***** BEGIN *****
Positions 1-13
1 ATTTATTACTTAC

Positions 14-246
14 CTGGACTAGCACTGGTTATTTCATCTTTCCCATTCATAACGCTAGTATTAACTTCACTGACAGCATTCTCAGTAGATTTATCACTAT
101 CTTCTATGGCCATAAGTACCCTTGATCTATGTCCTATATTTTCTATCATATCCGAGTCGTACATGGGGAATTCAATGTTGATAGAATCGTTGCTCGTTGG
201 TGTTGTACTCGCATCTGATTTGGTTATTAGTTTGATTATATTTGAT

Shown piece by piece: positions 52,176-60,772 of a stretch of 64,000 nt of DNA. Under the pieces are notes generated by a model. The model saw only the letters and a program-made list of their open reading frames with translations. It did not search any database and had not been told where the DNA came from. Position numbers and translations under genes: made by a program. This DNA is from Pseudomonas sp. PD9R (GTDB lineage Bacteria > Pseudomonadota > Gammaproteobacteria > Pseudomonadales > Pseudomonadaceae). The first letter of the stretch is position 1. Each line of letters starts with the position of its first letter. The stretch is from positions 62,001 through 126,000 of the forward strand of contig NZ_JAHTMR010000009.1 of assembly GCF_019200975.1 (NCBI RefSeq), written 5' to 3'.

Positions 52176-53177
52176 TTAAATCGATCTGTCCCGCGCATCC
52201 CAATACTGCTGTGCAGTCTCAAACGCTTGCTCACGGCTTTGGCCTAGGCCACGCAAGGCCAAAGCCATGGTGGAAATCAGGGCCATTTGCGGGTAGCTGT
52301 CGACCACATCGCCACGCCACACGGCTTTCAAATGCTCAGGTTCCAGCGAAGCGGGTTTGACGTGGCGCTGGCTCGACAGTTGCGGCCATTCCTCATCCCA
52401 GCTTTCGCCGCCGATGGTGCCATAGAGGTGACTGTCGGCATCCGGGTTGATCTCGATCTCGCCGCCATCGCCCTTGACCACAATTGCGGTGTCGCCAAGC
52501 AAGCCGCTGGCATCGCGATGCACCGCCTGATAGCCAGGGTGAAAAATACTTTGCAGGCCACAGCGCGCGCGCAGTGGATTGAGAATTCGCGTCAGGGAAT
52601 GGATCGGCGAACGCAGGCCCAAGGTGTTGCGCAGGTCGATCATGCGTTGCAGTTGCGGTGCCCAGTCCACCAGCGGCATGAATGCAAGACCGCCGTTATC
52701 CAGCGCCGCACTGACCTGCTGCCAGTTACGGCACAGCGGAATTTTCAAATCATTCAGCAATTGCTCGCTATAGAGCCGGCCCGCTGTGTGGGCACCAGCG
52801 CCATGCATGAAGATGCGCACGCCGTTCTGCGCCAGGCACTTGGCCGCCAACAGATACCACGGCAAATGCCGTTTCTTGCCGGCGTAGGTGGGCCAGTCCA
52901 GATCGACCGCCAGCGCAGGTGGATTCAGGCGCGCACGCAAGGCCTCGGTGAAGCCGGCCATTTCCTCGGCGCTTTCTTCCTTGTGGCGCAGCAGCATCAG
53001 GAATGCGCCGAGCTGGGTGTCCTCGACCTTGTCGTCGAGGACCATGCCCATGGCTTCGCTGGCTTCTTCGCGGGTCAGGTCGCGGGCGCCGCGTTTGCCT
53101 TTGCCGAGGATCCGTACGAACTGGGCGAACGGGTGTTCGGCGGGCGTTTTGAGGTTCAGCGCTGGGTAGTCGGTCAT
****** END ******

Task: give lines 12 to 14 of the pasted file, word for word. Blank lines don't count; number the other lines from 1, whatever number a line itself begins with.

52401 GCTTTCGCCGCCGATGGTGCCATAGAGGTGACTGTCGGCATCCGGGTTGATCTCGATCTCGCCGCCATCGCCCTTGACCACAATTGCGGTGTCGCCAAGC
52501 AAGCCGCTGGCATCGCGATGCACCGCCTGATAGCCAGGGTGAAAAATACTTTGCAGGCCACAGCGCGCGCGCAGTGGATTGAGAATTCGCGTCAGGGAAT
52601 GGATCGGCGAACGCAGGCCCAAGGTGTTGCGCAGGTCGATCATGCGTTGCAGTTGCGGTGCCCAGTCCACCAGCGGCATGAATGCAAGACCGCCGTTATC